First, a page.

The public is divided over whether the Constitution should be revised, according to a Yomiuri Shimbun poll, with 49% of respondents in favor and 48% against.
The results are little changed from the previous poll taken from March to April 2019, when 50% were in favor and 46% against.
Among respondents in the latest poll, 61% said they were interested in discussions on constitutional change delivered at the Diet or by political parties. The figure was down from 64% in 2019, but exceeding 60% for three consecutive years of the poll.
The latest poll was conducted from March 10 to April 20 by mail. A questionnaire was mailed to 3,000 randomly selected eligible voters nationwide, with 2,130, or 71%, responding with valid answers.
Asked about issues voters are particularly interested in regarding the Constitution, with multiple answers allowed, the top issue was that regarding the renouncing of war and the Self-Defense Forces at 51%. Next was the environment at 38%.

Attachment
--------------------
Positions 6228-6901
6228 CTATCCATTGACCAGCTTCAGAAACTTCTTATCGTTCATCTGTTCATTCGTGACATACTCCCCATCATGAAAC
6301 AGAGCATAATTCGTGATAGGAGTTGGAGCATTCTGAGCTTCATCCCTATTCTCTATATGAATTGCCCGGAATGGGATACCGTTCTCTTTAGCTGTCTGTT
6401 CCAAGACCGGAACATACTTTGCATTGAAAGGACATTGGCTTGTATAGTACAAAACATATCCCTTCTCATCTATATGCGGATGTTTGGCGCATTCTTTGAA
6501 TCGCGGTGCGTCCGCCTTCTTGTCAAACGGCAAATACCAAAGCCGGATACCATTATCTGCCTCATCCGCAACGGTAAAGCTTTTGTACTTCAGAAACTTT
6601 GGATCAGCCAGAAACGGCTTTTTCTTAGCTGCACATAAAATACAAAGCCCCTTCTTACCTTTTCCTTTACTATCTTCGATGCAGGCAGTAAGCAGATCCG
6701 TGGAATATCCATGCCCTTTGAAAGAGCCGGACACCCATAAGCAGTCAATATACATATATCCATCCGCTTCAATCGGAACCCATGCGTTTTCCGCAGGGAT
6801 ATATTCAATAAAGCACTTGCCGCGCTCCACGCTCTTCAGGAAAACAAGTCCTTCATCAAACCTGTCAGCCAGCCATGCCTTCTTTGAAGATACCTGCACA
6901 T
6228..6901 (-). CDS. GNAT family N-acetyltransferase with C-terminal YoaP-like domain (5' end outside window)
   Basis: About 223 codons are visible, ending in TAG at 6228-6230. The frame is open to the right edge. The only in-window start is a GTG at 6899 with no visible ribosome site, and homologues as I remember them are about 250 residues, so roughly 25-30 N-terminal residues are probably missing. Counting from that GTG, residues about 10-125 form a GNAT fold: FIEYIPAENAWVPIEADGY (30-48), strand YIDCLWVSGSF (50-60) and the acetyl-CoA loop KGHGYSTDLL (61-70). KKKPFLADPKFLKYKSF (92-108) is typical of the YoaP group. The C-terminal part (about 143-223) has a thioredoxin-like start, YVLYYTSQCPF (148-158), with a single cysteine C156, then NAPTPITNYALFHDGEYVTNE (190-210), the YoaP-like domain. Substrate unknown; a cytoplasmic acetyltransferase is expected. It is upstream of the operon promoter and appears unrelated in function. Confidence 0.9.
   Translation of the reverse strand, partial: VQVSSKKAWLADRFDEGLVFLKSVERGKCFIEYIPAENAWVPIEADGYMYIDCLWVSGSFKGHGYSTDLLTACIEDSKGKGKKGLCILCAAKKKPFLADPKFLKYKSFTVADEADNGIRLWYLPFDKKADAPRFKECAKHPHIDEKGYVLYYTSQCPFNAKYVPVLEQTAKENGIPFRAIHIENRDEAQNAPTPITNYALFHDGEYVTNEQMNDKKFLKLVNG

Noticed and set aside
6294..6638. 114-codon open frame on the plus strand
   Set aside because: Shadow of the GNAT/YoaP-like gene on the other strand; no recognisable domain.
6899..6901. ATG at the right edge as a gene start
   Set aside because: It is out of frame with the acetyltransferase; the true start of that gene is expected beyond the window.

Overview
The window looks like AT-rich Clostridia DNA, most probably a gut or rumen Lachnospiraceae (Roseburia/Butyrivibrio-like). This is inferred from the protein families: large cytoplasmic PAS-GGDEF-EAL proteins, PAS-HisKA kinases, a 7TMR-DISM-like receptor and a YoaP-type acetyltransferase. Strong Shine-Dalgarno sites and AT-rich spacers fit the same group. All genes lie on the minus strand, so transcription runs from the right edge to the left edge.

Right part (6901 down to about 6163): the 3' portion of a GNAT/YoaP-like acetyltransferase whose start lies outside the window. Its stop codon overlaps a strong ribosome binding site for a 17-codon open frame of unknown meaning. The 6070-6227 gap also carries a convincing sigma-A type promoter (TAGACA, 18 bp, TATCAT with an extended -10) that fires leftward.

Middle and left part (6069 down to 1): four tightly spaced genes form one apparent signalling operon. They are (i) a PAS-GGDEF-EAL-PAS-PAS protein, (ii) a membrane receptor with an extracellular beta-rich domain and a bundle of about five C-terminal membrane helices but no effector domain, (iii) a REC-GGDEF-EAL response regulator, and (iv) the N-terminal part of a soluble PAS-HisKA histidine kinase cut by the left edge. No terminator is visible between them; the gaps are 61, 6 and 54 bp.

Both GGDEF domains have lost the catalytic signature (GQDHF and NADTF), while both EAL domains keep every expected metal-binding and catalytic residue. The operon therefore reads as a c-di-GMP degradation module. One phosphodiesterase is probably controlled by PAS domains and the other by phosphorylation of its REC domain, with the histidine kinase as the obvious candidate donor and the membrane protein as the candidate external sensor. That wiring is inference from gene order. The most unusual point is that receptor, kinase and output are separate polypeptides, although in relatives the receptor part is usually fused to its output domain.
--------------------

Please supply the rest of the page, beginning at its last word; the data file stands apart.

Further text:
Tied for second was the issue regarding the nation’s response to an emergency, up from 22% in the previous poll. This increase was apparently caused by the government declaring a state of emergency to combat the spread of infections with the new coronavirus while the poll was being conducted.
Asked what the government’s responsibility and authority should be during an emergency, which are not stipulated in the Constitution, 49% said new legislation should be established to clarify them without revising the Constitution, up from 44% in the poll from March to April 2018. Those saying the Constitution should be revised to include such clarifications was 31%, up from 29% in 2018, while 16% said the issue should be left “as it is,” down from 24% in 2018.
Asked about the Liberal Democratic Party’s proposals to revise the Constitution, which include adding legal grounds for the existence of the SDF in Article 9, 52% of respondents in the latest poll were in favor, up from 47% in 2019, while 43% were against, down from 46% in 2019.